I mentioned being bad at a hobby, and I want to finish with a thought inspired by Paul Carey Jones once upon a time when I was finding singing particularly depressing. We can’t be bad at singing, if we are, we’ve failed. So while singing may be our love, it’s hardly a hobby any more, because the bar is set too high. We’re pro sportspeople, not just a group of friends kicking a ball around for fun. So finding something that we can be bad at (and still enjoy) is something worth treasuring, especially as new hobbies tend to benefit from a very rewarding learning curve - you suck at first, but the basic skills are within reach, so you see rapid progress as you grasp them, allowing you to achieve something tangible. That’s a great feeling to have. To learn a new skill, or complete a task in a job. Those are actual achievements, they feel good. That feeling is especially rewarding if you’re feeling like the singing has stalled a bit in one way or another (which happens to pretty much everyone every now and again). If singing is all you have in life, then your life stalls. If there’s more to life than singing, you can just get on with living.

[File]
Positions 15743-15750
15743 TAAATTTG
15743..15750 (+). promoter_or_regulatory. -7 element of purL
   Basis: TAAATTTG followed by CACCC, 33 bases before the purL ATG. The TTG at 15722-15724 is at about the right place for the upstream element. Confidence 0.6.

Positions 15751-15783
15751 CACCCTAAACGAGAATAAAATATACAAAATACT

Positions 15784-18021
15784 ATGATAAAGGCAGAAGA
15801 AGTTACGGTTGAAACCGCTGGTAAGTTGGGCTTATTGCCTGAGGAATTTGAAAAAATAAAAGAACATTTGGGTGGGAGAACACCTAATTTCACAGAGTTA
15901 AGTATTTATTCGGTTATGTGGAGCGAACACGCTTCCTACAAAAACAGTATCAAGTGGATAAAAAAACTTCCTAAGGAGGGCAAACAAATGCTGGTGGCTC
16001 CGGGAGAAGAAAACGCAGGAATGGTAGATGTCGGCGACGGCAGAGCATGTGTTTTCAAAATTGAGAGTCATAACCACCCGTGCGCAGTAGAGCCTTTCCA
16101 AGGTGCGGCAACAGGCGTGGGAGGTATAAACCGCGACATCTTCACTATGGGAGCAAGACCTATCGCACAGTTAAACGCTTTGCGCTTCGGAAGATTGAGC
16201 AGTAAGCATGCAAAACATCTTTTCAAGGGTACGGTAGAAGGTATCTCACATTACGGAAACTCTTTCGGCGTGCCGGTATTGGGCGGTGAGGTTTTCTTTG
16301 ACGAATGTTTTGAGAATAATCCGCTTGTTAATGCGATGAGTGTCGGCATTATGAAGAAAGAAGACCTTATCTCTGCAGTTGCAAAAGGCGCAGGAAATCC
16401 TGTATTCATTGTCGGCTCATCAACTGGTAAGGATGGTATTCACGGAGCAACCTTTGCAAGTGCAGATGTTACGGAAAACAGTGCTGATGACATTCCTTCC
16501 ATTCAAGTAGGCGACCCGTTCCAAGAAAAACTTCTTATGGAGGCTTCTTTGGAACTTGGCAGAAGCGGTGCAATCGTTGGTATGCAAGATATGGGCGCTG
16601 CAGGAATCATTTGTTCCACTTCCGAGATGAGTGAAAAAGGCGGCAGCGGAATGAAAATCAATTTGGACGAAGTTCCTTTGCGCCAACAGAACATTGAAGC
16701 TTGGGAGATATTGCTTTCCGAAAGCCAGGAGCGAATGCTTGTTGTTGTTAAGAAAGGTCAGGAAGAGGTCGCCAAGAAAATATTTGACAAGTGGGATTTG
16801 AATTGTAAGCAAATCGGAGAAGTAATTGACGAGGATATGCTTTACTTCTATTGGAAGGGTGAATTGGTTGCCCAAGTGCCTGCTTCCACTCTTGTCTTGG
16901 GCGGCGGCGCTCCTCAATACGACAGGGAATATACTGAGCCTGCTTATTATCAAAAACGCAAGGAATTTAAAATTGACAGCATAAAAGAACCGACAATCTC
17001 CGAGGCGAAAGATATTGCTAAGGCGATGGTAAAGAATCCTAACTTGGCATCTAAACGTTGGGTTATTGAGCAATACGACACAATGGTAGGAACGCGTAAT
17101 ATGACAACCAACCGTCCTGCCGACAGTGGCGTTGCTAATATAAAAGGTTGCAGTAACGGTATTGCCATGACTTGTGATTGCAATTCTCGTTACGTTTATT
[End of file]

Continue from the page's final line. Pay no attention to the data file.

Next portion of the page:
Jan Capiński

If you have enjoyed this blog and would like to find out more about Jan, please visit his Audition Oracle profile or his personal website where you will find the latest information on his performing career. If Jans writings have caught your interest as much as they have ours, please read on at



The motivation behind Audition Oracle

Audition OracleFri 1 Apr 2016 @ 10:38

The motivation behind Audition Oracle

How did Audition Oracle begin?

It is hard to believe that Audition Oracle has now been running for almost three years. When I first started this venture my outlook was bleak. I was heavily in the grip of whooping cough, which proved to do exactly what it said on the tin, make you cough and whoop for 100 days. As a result I had to axe engagements from my diary left, right and centre, not knowing if I would be left with a voice at the end of it. I started to panic even more than usual about how to make ends meet if I were to maintain a career in the world of opera.